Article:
Again at Christmas did we weave
The holly round the Christmas hearth;
The silent snow possess'd the earth,
And calmly fell our Christmas-eve:
The yule-clog sparkled keen with frost,
No wing of wind the region swept,
But over all things brooding slept
The quiet sense of something lost.
As in the winters left behind,
Again our ancient games had place,
The mimic picture's breathing grace,
And dance and song and hoodman-blind.
Who show'd a token of distress?
No single tear, no mark of pain:
O sorrow, then can sorrow wane?
O grief, can grief be changed to less?
O last regret, regret can die!
No—mixt with all this mystic frame,
Her deep relations are the same,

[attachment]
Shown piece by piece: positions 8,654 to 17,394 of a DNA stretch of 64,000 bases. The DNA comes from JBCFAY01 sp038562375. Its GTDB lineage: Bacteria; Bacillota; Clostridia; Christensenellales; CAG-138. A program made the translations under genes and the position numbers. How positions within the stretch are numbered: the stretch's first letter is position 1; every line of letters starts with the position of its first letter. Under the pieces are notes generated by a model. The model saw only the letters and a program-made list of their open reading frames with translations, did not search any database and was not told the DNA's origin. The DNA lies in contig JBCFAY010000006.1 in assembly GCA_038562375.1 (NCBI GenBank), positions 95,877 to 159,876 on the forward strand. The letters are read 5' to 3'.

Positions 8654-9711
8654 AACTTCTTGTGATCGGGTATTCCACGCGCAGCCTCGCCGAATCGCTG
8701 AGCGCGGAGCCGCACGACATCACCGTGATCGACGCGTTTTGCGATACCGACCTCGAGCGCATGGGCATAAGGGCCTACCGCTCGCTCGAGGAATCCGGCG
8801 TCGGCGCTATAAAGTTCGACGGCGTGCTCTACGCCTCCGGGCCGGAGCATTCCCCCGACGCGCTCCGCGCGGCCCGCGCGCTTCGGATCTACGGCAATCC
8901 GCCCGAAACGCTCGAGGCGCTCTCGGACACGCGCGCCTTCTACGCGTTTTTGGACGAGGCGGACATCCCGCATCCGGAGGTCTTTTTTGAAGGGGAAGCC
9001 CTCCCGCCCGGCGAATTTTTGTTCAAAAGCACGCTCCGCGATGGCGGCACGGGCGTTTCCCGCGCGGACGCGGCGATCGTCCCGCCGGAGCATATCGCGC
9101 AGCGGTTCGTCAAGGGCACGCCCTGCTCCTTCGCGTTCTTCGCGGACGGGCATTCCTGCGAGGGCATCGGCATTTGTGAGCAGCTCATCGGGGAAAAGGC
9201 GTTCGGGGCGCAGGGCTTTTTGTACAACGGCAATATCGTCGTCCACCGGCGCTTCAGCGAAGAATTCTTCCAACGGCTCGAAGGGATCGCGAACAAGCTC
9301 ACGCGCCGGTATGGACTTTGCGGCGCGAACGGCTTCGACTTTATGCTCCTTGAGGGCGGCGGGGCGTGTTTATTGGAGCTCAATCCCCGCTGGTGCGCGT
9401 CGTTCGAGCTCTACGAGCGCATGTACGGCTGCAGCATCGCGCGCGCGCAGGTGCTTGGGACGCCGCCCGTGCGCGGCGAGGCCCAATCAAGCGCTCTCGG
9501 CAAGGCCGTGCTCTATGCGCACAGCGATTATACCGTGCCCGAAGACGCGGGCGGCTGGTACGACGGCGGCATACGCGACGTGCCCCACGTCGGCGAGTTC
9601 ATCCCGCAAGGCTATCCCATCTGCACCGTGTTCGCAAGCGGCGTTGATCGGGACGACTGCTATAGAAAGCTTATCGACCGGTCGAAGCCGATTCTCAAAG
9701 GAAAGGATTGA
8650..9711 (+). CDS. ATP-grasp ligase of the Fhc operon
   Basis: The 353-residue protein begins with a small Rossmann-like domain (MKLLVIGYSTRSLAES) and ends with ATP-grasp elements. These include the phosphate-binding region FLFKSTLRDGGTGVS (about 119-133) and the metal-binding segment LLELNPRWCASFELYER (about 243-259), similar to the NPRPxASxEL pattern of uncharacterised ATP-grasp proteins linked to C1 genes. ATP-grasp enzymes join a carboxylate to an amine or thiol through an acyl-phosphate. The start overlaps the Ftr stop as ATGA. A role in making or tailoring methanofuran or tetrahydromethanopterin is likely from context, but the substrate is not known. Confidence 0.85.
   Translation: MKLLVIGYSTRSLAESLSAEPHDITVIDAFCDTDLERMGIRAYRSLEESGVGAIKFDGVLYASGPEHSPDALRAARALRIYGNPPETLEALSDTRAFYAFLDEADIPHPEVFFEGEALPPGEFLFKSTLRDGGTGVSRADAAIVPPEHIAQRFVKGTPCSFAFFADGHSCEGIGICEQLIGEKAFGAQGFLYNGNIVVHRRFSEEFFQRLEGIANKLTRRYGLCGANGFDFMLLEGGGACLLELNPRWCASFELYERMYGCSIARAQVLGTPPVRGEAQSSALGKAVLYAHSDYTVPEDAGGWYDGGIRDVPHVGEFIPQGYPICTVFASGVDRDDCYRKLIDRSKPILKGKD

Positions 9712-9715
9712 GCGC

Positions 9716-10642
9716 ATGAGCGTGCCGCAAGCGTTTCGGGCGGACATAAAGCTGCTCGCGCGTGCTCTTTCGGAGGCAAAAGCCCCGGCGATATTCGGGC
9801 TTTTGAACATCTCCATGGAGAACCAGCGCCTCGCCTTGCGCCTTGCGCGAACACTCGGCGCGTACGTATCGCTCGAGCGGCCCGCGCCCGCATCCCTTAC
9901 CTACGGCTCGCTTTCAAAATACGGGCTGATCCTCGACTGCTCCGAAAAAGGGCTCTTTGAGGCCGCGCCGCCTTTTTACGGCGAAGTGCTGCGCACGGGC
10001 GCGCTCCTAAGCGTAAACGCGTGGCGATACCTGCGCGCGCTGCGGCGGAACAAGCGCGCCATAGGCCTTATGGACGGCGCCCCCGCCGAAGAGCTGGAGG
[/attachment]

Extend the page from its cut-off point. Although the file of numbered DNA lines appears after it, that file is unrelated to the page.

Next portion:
But with long use her tears are dry.
- It's Christmas time again, so break out the tree, eggnog, and presents. This seems to be the second Christmas since Arthur's death. Again, though, time doesn't work very neatly in this poem.
- Things appear to be going as usual. Tennyson's family and friends are celebrating with games and song, and aren't loud in their grief like they were during the previous Christmas. In fact, no one is really crying—um, yay?
- The speaker wants us to understand, though, that while he's not literally crying his eyes out anymore, he's no less sad.
- Ah, ok then—sniff.